Natick observes Energy Awareness Month
Andy Sujecki, an electrical engineer with the Technical Services Team, prepares a display in the lobby of Carney Hall to highlight Energy Awareness Month.

The Secretary of the Army has designated October 2010 as Energy Awareness Month.

Public law mandates that the Army reduce its energy usage by 3 percent each year from 2007 to 2015. The Army needs to reduce energy consumption due to increasing demand, dwindling energy reserves and rising costs - all of which have been further compounded by the Global War on Terrorism and natural disasters. For the Army to meet this goal, all of its employees need to contribute.

Lieutenant General Rick Lynch, commander, Installation Management Command, stated at the GovEnergy2010 Conference and Energy Manager's Training that energy is in the forefront of his goals. His article in the September/October 2010 Public Works Digest is a good indication of his intent as a leader in IMCOM. The full article may be viewed at

The federal government is the largest energy consumer in the United States. Escalating energy prices have a major impact on Army budgets. The law mandates that we reduce our energy usage 20 percent in 10 years. That isn't a hard goal to reach if we follow the energy-conservation guidelines set by the Department of Defense and tips from industry experts.

The U.S. Army Garrison-Natick Directorate of Public Works plans to install energy-efficient lighting, occupancy sensors, fixtures and high-efficiency heating and air-conditioning equipment, but employees still need to pitch in for Natick to meet Army-mandated goals.

Leaders should encourage employees to use energy efficiently and set the example. It's a win-win situation for everybody concerned.

Small changes in daily habits can make a big impact on energy conservation. For example, employees can save energy by having one centralized refrigerator, rather than small, individual refrigerators. The last person leaving at night should turn off all lights. Space heaters and portable air-conditioning units are not authorized except for medical reasons.

<b>Energy Conservation Tips</b>

Aca,!Ac Thermostats are set at 70 degrees Fahrenheit (plus or minus) for heating and no lower than 76 degrees F (plus or minus) for cooling.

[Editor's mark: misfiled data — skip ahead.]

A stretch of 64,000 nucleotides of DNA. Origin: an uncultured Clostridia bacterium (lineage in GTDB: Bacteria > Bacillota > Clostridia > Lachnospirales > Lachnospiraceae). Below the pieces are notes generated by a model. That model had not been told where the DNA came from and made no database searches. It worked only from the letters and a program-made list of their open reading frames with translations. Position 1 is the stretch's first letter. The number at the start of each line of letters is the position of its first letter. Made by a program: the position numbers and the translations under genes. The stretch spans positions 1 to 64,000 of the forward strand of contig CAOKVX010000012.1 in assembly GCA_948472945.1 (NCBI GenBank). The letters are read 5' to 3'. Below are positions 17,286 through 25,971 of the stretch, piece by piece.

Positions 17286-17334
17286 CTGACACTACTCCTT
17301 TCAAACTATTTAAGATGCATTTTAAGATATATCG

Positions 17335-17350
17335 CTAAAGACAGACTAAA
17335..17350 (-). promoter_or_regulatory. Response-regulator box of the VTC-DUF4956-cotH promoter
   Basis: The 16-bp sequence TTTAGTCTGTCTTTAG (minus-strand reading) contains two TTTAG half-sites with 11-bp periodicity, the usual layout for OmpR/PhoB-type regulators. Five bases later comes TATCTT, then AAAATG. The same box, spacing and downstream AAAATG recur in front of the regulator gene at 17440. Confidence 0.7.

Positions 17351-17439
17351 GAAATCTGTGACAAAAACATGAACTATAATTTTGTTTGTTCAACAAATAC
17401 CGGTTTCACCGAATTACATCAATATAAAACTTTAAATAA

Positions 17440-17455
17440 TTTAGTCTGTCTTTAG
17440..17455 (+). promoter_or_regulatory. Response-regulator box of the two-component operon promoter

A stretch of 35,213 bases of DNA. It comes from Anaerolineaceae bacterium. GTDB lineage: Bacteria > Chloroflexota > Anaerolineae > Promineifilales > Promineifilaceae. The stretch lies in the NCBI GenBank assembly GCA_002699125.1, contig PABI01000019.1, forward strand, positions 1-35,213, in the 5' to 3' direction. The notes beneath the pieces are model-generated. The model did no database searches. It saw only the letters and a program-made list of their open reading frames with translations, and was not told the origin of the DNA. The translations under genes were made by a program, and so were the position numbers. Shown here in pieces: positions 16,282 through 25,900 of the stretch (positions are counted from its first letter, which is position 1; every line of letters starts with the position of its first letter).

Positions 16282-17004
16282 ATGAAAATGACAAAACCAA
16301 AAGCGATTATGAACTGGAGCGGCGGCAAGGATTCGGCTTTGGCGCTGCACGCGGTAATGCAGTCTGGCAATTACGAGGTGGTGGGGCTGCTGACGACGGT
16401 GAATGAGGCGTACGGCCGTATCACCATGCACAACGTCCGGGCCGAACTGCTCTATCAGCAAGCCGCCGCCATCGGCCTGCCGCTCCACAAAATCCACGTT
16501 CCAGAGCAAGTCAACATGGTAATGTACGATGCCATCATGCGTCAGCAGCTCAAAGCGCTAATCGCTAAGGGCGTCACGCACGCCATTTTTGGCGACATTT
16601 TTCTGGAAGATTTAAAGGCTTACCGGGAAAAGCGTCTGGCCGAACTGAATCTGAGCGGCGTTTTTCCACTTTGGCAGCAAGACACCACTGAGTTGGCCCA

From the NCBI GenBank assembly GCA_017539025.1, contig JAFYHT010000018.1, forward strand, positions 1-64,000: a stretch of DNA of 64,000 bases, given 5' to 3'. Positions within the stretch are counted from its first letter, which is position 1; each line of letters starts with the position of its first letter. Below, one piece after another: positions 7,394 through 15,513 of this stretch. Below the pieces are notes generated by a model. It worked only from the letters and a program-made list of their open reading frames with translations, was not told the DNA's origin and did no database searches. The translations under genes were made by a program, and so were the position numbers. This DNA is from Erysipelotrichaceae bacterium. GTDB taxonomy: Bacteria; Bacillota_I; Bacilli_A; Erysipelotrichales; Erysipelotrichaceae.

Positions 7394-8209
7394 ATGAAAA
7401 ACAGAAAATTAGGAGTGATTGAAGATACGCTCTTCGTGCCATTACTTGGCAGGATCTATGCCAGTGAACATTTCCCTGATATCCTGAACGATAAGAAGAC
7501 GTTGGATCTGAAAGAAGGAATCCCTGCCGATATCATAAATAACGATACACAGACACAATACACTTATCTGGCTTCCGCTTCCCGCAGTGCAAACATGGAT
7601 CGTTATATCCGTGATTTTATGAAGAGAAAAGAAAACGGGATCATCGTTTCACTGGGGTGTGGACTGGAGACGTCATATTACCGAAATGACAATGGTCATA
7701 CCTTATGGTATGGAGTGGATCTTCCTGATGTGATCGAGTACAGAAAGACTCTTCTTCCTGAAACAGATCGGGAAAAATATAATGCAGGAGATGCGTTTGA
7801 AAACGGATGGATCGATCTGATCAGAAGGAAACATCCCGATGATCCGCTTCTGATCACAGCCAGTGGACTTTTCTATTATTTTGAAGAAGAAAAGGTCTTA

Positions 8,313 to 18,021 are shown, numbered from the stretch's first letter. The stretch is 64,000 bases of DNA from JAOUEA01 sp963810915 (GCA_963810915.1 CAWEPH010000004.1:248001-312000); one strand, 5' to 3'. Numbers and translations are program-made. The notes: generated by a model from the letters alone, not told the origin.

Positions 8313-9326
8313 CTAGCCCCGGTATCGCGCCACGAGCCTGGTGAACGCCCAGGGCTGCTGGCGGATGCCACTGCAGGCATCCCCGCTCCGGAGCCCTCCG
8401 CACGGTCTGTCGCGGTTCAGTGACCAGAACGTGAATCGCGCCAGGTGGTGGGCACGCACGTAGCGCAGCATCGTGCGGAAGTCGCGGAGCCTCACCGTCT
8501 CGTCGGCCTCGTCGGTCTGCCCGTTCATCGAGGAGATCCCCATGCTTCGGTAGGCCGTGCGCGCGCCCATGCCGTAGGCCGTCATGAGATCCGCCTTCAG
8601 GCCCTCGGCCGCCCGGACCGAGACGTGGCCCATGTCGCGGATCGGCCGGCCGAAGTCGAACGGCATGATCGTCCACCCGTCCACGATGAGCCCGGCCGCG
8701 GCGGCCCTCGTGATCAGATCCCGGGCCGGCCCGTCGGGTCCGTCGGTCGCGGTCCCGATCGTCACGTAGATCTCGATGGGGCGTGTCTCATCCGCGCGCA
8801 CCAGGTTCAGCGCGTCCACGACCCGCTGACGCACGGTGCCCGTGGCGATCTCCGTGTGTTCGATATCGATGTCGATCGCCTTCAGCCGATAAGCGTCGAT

Aca,!Ac Portable heating and cooling devices are not authorized, unless required by medical exception. If your area is cold and not within the prescribed DOD temperatures, a service order should be submitted to correct the situation. If you are naturally cold or chilly, keep a sweater or coat available to make yourself comfortable without making others around you uncomfortable.

Aca,!Ac Keep doors and windows closed when using heating and cooling systems.

Aca,!Ac Make sure furniture, drapes, etc., do not obstruct air registers, grilles or diffusers.

Aca,!Ac In winter, take full advantage of sunlight for heating by keeping drapes and blinds open during daylight hours. Close drapes and blinds at the end of the day to retain heat. Keep drapes and blinds closed during the summer to minimize solar heating.

Aca,!Ac Ensure hot-water temperatures for domestic use do not exceed 110 degrees F at the point of use. Do not use hot water if cold water is adequate for the purpose.

Aca,!Ac Reduce use of overhead lighting and supplement with energy-efficient task lights.

Aca,!Ac Turn off vehicle engines when vehicles are parked, unless maintenance operations require the engine to be running.

Aca,!Ac Turn off general purpose office equipment such as printers, copiers and fax machines at the end of each workday.

Aca,!Ac Turn off computers when not in use during extended periods of absence such as vacations and holidays. Computers can remain on for IT purposes when configured with energy-saving features.

Aca,!Ac Keep lights, computers, appliances, fans, office equipment, etc., off in unoccupied areas.

Aca,!Ac In summer, schedule heat-producing equipment or equipment having high electrical power requirements for early morning use only, whenever possible, to minimize air-conditioning load and cut peak electrical demand.

Aca,!Ac Maximize the use of timers, motion sensors and photocells.

Aca,!Ac Inform DPW Work Order Desk (ext. 6300) of operational or maintenance problems that are causing energy waste.

For additional energy-saving tips, please consult the following websites: Energy Program homepage, <a href="" target="_blank"></a>; Alliance to Save Energy, <a href="" target="_blank"></a>; U.S. Department of Energy, <a href="" target="_blank"></a>; or your installation energy manager, George Miller, ext. 6974.

Page last updated Fri July 22nd, 2011 at 12:16